National Mississippi River Museum and Aquarium The experience at this riverfront museum in Dubuque, Iowa, includes a touch tank of Mississippi snails, the chance to tour a 1934 steamer and views into six big aquariums full of river creatures.

Quincy, Illinois Washington Park-home to a Lincoln-Douglas debate in 1858-welcomes special events such as a Midsummer Arts Faire. Try the veal-stuffed cannelloni at Italian restaurant Tiramisu in the Historic Business District.

Grafton Zipline at Aerie's Resort Zoom across Mississippi River bluffs with fun guides in the southern Illinois town of Grafton. Enjoy the view as you fly on the 2,000-foot-long Soaring Eagle, one of nine thrilling zips.

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Route 66

Route 66
Mural in Pontiac, Illinois. Mural in Pontiac, Illinois.

Unplug from the modern everyday on a nostalgic, kitschy, friendlier-than-a-front-porch run down the Midwest stretch of Route 66. Here are five stops you won't want to miss, listed from north to south.Lou Mitchell's Restaurant and Bakery Between towering Chicago buildings, the low-slung ‘50s-era hot spot gives diners free doughnut holes and Milk Duds; the menu lists diner classics.

Route 66 Hall of Fame and Museum Museums like this one in an old firehouse in Pontiac, Illinois, are the watercoolers of the road, the place to meet fellow travelers and pick up tips on what to see. While in town, swing by 24 outdoor murals that showcase the local cultural scene.

Ted Drewes Frozen Custard For the full experience at this St. Louis stop, flip your cup upside down for a couple of seconds. Ted's famed custard, thicker than even the city's summer air, won't fall out.

Meramec Caverns Meramec was a longtime must-see on All-American road trips, and pop culture still lurks everywhere on the cave tour in Stanton, Missouri. Jesse James hid out along the underground river, and an episode of Lassie was filmed inside.

Munger Moss Motel You don't stay at this Lebanon, Missouri, motel for premium TV channels or even an iron in your room. The Munger Moss (complete with vintage neon sign) is a perfectly preserved-and clean-road motel from decades past.

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Wine Country

Wine Country

Winding roads pass tiny towns and rows of grapevines on these postcard-pretty drives. Linger with a glass of wine and drink in gorgeous landscapes on five toast-worthy trails.

Shawnee Hills Wine Trail (pictured) Spend even just a little time among the 11 family-owned wineries nestled in Illinois' Shawnee National Forest, and you'll feel a welcome tug: Do you go home with bottles of wine in tow and start cooking, or do you sip a sweet red while watching the sun set over a vista stretching more than 35 miles?

Ashtabula County, Ohio In fall, frosty whitecaps splash along the Lake Erie shore, sending visitors scuttling inland-just in time for leaf peeping and wine tasting. Two loop drives lead to 18 covered bridges, as well as many of the area's 20-plus wineries. Make the Convention and Visitors Bureau's color-coded map your guide.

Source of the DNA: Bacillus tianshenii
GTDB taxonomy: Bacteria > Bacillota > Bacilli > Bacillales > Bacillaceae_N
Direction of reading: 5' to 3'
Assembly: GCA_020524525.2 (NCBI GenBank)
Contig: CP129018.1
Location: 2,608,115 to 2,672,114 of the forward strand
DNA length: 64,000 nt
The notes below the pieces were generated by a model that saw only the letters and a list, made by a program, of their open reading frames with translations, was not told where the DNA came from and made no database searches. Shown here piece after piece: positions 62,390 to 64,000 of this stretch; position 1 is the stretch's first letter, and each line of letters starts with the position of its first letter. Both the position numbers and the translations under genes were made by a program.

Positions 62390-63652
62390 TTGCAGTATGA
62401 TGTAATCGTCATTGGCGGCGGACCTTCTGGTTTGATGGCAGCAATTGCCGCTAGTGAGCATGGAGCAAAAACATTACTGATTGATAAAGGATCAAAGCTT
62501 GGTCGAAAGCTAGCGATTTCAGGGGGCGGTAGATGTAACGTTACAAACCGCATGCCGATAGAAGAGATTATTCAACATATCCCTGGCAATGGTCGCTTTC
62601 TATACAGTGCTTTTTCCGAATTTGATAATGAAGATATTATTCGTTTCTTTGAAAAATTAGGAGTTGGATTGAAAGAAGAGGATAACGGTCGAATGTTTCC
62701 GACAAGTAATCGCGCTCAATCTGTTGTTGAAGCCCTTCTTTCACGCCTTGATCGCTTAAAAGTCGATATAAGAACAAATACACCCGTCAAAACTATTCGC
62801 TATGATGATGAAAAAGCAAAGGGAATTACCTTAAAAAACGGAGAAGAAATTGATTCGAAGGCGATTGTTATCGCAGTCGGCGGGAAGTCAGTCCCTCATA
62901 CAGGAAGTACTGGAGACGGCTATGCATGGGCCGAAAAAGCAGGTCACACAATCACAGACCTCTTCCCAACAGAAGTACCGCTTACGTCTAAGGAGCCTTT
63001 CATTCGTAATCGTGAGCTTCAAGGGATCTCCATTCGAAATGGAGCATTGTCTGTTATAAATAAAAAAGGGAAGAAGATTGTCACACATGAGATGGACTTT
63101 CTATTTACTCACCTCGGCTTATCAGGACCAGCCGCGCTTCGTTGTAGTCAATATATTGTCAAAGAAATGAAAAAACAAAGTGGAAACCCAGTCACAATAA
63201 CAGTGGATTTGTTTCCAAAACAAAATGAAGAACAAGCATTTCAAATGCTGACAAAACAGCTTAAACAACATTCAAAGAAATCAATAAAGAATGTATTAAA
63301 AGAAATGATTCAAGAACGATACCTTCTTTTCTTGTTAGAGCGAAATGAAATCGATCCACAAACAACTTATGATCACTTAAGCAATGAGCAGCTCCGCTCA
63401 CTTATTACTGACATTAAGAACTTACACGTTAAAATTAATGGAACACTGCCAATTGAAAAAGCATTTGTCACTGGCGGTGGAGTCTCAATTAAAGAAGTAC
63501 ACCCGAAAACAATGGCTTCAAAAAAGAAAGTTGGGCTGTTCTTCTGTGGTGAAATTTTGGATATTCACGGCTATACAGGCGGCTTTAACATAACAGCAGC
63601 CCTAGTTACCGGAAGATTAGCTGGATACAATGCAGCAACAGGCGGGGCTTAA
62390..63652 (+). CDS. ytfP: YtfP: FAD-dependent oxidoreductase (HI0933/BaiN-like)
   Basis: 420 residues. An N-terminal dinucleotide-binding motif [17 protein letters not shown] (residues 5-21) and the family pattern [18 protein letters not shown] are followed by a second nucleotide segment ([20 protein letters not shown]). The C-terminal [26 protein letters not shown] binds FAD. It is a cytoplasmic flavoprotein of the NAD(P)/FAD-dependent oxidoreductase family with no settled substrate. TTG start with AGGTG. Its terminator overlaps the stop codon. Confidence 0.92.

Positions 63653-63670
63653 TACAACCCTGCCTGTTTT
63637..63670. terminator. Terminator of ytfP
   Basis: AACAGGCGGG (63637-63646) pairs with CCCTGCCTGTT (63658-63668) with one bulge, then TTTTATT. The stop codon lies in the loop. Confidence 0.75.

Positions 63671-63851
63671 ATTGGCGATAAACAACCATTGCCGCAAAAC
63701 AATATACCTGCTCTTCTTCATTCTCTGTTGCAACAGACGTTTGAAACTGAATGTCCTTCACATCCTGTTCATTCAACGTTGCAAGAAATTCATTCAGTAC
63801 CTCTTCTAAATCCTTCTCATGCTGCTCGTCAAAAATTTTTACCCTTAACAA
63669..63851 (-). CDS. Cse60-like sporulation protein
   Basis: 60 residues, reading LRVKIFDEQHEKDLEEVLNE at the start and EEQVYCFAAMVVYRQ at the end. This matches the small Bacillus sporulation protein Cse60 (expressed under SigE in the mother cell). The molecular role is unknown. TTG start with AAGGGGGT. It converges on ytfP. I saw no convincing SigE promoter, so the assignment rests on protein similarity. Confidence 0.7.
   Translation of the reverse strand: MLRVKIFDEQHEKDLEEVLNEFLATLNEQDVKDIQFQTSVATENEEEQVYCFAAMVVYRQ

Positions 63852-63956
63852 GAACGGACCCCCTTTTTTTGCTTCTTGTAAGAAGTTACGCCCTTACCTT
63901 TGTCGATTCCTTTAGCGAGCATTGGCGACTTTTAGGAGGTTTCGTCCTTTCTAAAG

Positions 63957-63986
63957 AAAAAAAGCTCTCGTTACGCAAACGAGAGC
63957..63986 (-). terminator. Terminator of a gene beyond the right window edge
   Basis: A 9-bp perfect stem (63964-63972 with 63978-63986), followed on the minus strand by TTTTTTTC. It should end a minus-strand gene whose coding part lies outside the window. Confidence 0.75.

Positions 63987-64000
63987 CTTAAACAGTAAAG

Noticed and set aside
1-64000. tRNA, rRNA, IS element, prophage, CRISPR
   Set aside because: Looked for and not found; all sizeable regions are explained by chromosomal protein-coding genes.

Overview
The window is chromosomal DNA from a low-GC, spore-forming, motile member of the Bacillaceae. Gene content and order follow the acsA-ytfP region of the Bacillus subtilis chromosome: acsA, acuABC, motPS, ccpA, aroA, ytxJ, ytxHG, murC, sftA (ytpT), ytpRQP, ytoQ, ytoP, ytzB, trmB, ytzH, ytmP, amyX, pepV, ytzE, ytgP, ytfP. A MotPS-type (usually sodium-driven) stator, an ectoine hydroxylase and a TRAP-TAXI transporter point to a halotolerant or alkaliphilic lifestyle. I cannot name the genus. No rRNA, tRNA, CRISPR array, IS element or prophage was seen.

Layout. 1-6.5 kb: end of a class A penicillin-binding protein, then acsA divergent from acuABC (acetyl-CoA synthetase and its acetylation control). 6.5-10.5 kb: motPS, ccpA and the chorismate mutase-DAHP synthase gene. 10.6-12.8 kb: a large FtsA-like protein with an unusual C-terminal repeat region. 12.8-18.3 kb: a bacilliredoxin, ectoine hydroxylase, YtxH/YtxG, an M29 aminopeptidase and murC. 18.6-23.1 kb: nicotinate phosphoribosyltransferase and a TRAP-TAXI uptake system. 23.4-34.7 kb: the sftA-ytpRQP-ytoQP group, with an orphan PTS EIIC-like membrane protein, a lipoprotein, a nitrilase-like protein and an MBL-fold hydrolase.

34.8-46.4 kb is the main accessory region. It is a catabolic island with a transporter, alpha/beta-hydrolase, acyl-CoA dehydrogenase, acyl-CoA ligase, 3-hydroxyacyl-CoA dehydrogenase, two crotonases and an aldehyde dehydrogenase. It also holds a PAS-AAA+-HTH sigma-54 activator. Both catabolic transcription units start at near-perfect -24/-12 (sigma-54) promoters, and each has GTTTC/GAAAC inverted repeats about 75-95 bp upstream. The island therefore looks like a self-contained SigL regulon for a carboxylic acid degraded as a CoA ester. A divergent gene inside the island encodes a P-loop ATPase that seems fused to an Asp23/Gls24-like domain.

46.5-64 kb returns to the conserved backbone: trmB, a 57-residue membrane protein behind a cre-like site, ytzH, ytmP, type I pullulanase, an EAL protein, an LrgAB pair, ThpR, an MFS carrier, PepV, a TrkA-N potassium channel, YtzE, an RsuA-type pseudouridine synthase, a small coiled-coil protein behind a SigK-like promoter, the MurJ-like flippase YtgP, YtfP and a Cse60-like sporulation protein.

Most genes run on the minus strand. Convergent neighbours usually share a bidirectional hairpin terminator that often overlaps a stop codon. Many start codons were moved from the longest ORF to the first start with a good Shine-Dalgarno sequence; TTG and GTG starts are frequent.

Hermann Wine Trail Sip merlot and tour a wine cellar dug by hand before the Civil War on this winding, woodsy route past seven wineries in Missouri.

Leelanau Peninsula Wine Trail Rich soil and Lake Michigan breezes help more than two dozen vineyards flourish on northwest Michigan's Leelanau Peninsula. Follow a looping wine trail to tasting rooms where crisp Chardonnays complement waterfront views.

Southeastern Indiana The Ridge Winery in Vevay and a handful of other vintners have revived one of the country's original winemaking regions. Sample some of the Ridge Winery's dozen wines while you watch the Ohio River flow lazily beyond the Tasting Room deck.

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Culinary Tours

Culinary Tours

Dig into tasty dishes served with a side of history on these urban foodie tours. Many Midwest cities have them; these are five of our faves:

Twin Cities Food Tours Expect international flavors and Minnesotan history on this three-hour walk. Learn about Neapolitan-style pizza at Punch Pizza (pictured), then discover old-world Polish treats at Kramarczuk's deli.

Columbus Food Adventures Themed tours introduce foodies to interesting cuisines around the city. We love sampling authentic Mexican dishes on the taco truck tour.

Milwaukee Food Tours In addition to the popular Pizza Bus Tour, you can choose from a bloody mary brunch tour, eats on Brady Street (an Italian and Polish enclave) or several other neighborhood-focused outings.

Savor Ann Arbor Guide Marcie Greenfield leads customized outings around this Michigan college town. Follow a suggested itinerary or talk with her to create your own, and walk your way through a gourmet meal.

Taste of Kansas City Food Tours Get the lowdown on the Crossroads Arts District's renaissance between bites of Philly cheesesteak pizza at Grinders and two kinds of bruschetta at Harvey's at Union Station. The tour involves an easy 2-mile stroll.

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State Fairs

State Fairs
Photo by Jess Hoffert

The Midwest's five largest state fairs (in terms of attendance) deliver nonstop entertainment and deep-fried delights.

Iowa State Fair (pictured) Of the 200-plus food vendors at this Des Moines fair, more than 50 hawk foods on a stick. And more than 1 million people attend to see attractions like the 1,000-plus-pound Big Boar. August.

Indiana State Fair Legendary grandstand performances at the Indianapolis fair have included two sold-out concerts by the Beatles in 1964 and a Jackson Five appearance in 1973. August.

Minnesota State Fair Try beer gelato and shrimp dogs while catching concerts and livestock shows in Saint Paul. Late August–Labor Day.

Ohio State Fair Get amped for fun at the Columbus fair's Mountain Dew Midway. More than 60 rides appeal to everyone from little tykes to daredevils. Late July–early August.

Wisconsin State Fair The fair's famous cream puffs, sold at the West Allis grounds since 1924, come in packs of three or six. Skip the lines: Order ahead on a hotline, or stop at the drive-up. August.